Police probe assaults as part of Madeleine McCann case
Five in court over March protest at Department of Justice
Man on trial for murder regrets 'murder' tattoo on neck
Australian snorkellers saved by huge 'SOS' scrawled in sand
Material washes ashore during search for missing MH370
Minister says further education centres should be open all-year round
An asteroid more than 1.7 miles long will speed past Earth this week. The big rock - named Asteroid 1998 QE2 - will make its closest approach later tonight.
But it will be keeping a safe distance of 3.6 million miles - or 15 times the distance between Earth and the moon.
Astronomers will not be able to see the asteroid without a powerful telescope. But for those with the correct gear it should offer an interesting insight into what the rock might do in the future.
"We expect to obtain a series of high-resolution images that could reveal a wealth of surface features" said radar astronomer Lance Benner, based at Nasa's Jet Propulsion Laboratory in California.
"Whenever an asteroid approaches this closely, it provides an important scientific opportunity to study it in detail to understand its size, shape, rotation, surface features, and what they can tell us about its origin. We will also use new radar measurements of the asteroid's distance and velocity to improve our calculation of its orbit and compute its motion farther into the future than we could otherwise" he added.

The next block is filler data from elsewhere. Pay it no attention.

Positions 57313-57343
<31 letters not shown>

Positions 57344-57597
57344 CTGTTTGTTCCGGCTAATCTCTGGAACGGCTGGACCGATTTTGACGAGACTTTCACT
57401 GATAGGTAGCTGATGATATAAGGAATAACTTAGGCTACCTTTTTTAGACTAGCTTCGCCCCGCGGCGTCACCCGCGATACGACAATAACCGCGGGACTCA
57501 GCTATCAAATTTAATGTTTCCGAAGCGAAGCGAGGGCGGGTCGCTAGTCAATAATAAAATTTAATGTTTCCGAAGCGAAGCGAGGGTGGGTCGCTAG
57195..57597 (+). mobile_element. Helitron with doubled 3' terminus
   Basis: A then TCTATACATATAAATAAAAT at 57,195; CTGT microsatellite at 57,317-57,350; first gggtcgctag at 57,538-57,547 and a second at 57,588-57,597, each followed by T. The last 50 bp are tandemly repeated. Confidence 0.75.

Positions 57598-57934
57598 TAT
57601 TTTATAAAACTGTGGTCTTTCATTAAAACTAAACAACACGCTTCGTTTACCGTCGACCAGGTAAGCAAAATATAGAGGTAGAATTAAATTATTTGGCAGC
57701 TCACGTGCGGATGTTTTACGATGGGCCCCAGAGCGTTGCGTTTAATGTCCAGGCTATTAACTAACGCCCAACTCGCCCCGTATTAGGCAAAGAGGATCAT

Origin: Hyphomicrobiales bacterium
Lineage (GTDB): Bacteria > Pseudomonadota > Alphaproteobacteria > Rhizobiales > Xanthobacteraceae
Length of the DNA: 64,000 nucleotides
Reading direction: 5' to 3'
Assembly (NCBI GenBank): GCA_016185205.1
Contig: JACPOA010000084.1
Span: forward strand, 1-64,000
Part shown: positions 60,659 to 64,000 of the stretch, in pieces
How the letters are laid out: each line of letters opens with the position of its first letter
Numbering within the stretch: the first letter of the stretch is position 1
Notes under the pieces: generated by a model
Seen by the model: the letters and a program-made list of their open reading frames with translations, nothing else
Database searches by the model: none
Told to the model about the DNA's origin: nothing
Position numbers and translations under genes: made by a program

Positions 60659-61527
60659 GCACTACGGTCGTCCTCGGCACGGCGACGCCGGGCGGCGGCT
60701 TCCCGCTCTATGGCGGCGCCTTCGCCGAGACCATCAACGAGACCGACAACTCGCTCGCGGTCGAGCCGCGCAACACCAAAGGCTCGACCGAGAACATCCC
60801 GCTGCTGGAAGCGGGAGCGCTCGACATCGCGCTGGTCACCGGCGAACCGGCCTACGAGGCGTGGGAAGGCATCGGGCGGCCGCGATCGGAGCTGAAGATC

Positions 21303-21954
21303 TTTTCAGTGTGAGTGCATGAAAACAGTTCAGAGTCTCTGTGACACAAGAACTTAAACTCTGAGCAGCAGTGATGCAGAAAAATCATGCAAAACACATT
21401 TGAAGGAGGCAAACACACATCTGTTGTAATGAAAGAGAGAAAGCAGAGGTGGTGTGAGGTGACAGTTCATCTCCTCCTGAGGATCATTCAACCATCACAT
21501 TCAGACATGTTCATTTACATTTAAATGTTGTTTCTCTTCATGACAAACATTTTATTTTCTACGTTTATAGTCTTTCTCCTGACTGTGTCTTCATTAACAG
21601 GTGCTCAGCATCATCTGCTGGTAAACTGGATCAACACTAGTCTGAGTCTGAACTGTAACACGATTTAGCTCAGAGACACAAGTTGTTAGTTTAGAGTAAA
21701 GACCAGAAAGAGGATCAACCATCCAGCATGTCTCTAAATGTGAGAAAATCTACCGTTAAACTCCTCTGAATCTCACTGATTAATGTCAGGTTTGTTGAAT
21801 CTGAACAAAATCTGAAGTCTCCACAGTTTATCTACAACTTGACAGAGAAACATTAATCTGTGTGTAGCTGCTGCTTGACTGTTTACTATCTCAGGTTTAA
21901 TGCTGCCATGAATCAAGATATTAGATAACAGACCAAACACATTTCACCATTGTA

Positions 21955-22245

NASA has also revealed in radar imagery of object that it has several dark surface features, which suggest large concavities. It also has it's own moon - with the preliminary estimate for the size of it at approximately 2,000 feet - or 600 meters -wide.
Radar data of the asteroid show a small, moving white dot which is its moon, or satellite.
And for those who fear an asteroid strike on Earth, these instances are pretty rare. Alan Fitzsimmons of the Astrophysics Research Centre at Queen's University in Belfast explains.
"Luckily objects of this size or larger only hit us about once every four million years. Radar observations of 1998 QE2 will let us check it's not coming near us for a long time to come" he said.
But David Moore - editor of Astronomy Ireland magazine - is warning more research is needed to assess the threat to Earth from future asteroids. A rock of a similar size to this asteroid wiped out all dinosaurs and 75% of all species thousands of years ago.